Historical PowerTrack Background
Our new Historical PowerTrack for Twitter allows you to run filtered searches across the entire Twitter archive. At its heart, it is a cluster of machines where each machine runs a handful of Resque workers that do all of the heavy lifting of processing and filtering the data.
Like any good production application, we have an abundant amount of health reporting in place to monitor problems and quickly respond to issues.
Resque itself runs on top of Redis, an open source data structure server. Since we already have our Redis infrastructure set up to power Resque, we can leverage Redis to track our workers health information.
One of the things we track per worker is an “error rate”. The error rate is the number of errors seen in the last 30 minutes. Once that climbs above a threshold, we then send an alert so that we can examine why that worker is having issues.
Using Resque Job Hooks a worker is notified when it fails to process a job.
module HealthChecks def on_failure_record_health_status # Redis code will go here end end
Inside that callback, we then simply create a new key to represent the failure:
setex gnip:health:worker:<worker_id>:error_instance:<unix_timestamp>, 30*60, ‘’
We also give the key an expiry of 30 minutes when we create it.
Then in our health checking code we can simply get the count of error_instances for a given worker_id:
Since an error instance key dies after 30 minutes, the size of the resulting set from `KEYS` will tell us the error rate! Huzzah!
While this solution works, and was quick to get up and running, there was a catch; namely this tidbit from the Redis documentation on the KEYS command:
“Warning: consider KEYS as a command that should only be used in production environments with extreme care. It may ruin performance when it is executed against large databases. This command is intended for debugging and special operations, such as changing your keyspace layout. Don’t use KEYS in your regular application code. If you’re looking for a way to find keys in a subset of your keyspace, consider using sets.”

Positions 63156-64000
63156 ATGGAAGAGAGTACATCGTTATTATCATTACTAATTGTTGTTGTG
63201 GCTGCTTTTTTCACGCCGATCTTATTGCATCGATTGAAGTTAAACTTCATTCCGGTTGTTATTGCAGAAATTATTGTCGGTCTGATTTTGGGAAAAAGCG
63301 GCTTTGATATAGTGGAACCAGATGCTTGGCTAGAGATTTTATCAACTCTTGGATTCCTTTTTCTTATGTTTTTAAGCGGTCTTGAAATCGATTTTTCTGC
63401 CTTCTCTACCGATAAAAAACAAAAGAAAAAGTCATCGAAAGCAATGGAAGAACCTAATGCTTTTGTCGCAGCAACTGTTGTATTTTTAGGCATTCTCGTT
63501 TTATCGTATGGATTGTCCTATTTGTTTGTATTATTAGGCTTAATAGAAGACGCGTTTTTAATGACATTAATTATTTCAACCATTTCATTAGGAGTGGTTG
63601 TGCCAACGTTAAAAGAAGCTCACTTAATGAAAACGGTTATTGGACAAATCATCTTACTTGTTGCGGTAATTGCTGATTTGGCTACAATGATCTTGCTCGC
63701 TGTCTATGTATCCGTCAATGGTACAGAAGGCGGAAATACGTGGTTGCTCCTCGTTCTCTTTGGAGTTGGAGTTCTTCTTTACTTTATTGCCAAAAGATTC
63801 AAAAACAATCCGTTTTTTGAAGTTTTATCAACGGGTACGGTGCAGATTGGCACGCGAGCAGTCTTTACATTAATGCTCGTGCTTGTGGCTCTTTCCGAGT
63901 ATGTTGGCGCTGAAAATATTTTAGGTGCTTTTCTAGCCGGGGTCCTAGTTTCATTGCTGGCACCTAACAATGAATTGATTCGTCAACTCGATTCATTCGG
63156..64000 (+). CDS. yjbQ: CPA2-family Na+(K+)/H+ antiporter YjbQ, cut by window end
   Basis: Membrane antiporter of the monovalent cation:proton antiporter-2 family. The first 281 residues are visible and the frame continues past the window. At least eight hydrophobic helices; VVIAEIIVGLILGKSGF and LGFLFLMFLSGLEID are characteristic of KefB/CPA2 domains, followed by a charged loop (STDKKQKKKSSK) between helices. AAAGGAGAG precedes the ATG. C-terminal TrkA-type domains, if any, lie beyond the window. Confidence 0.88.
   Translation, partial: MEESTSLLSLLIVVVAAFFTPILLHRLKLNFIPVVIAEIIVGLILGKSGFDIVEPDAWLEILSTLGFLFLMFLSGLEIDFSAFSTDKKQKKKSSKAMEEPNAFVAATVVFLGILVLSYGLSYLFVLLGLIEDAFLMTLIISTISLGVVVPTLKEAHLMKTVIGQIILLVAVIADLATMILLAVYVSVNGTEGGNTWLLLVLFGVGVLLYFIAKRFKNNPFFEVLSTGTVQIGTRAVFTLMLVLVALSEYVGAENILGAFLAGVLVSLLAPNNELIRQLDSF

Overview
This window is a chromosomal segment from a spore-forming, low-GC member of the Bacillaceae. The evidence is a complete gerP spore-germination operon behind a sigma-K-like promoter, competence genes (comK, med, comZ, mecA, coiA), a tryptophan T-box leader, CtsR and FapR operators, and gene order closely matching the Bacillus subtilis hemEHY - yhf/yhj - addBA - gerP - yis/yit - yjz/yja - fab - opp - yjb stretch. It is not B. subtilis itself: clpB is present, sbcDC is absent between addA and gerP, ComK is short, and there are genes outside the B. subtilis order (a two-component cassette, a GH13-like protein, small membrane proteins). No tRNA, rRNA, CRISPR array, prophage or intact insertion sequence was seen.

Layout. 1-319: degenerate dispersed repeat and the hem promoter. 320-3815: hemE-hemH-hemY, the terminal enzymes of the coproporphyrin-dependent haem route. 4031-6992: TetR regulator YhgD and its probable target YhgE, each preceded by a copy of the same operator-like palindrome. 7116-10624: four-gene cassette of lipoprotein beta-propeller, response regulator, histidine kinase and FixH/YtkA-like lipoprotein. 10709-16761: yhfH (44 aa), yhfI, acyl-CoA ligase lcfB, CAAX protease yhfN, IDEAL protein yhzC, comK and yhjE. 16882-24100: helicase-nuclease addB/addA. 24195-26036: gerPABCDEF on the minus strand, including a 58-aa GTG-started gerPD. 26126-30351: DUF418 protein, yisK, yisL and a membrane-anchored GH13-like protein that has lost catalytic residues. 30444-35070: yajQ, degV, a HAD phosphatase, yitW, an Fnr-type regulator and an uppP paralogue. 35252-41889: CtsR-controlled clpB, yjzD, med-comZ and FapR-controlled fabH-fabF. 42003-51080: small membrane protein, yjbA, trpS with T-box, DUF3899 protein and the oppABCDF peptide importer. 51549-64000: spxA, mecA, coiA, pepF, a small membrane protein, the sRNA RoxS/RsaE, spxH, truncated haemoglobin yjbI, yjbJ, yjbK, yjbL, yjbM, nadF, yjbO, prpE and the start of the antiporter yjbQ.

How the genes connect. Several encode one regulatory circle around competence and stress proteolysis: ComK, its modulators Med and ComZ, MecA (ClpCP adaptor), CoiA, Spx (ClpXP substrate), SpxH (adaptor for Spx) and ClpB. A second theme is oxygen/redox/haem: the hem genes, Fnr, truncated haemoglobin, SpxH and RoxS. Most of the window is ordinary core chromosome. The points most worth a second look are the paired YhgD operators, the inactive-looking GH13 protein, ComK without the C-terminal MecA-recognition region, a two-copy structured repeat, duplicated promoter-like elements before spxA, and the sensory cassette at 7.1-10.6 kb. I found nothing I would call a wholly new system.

Our first implementation is workable, but not very performant or safe. Luckily the docs give us a clue in the warning message: sets.
Redis describes itself as a data structure server. This means that the value for a given key can be a basic string or number, but can also be a Hash, List, Set, or Sorted Set.
What we’re interested in are Sorted Sets. They work just like normal Sets: you add members, and they must be unique (just like mathematical sets), you can union, intersect, and difference them, however each member also has an associated non-unique score. Redis will automatically keep the set sorted for you by the score.
Sorted Sets have an associated command that is crucial for the the current implementation:
ZCOUNT key min max – Returns the number of elements in the sorted set at key with a score between min and max.
ZCOUNT will return the count of elements in the range of a *score*, not the value of the members. This is pretty efficient too, since Redis is already holding that set sorted by score.
The current implementation now works like this:
Every time an error occurs, we record the Unix timestamp (seconds since Jan 1st 1970).
We then add a new member to the error rate set for a worker, where both the member and the score is the Unix timestamp. We also reset the expiration for the key to 30 minutes (less things to manually clean up later).
zadd gnip:health:worker:<worker_id>:error_instances unix_ts, unix_ts
expire gnip:health:worker:<worker_id>:error_instances 30*60
To calculate the error rate for a worker we can then do:
zcount gnip:health:worker:<worker_id>:error_instances, unix_timestamp_30_seconds_ago, unix_timestamp_now
Because our score is a timestamp, old errors “fall out” of our view when calculating the error rate. Then after 30 minutes of no errors, the key disappears.
Redis commands are also very forgiving of state, so a ZCOUNT against a non-existent key is 0, which is usually going to be the happy path.
What’s really great is that instead of one worker generating multiple keys to represent errors, we now only create one key for each work to represent the error rate.
There are a few other ways we could have implemented this feature. We could have used milliseconds, but in our app it’s highly unlikely that multiple errors would be thrown in a second.
We could also store the exception message (or even full stack trace) as the member in the set instead of the timestamp again (perhaps prefixed with timestamp to make it unique), and then used ZRANGEBYSCORE just like we used ZCOUNT to get the list of errors in the last 30 minutes.
While this (and other health checks) were written while developing our product, they are not specific to it. Would you, dear Reader, find it helpful if Resque tracked things like error rate, sequential failures, etc per worker (either in resque core, or a add-on gem)?
To wrap up, Redis has a bunch of great commands and data types to solve real problems quickly and easily! Consider this pattern the next time you’re looking to keep track of the rate of events in a given time window.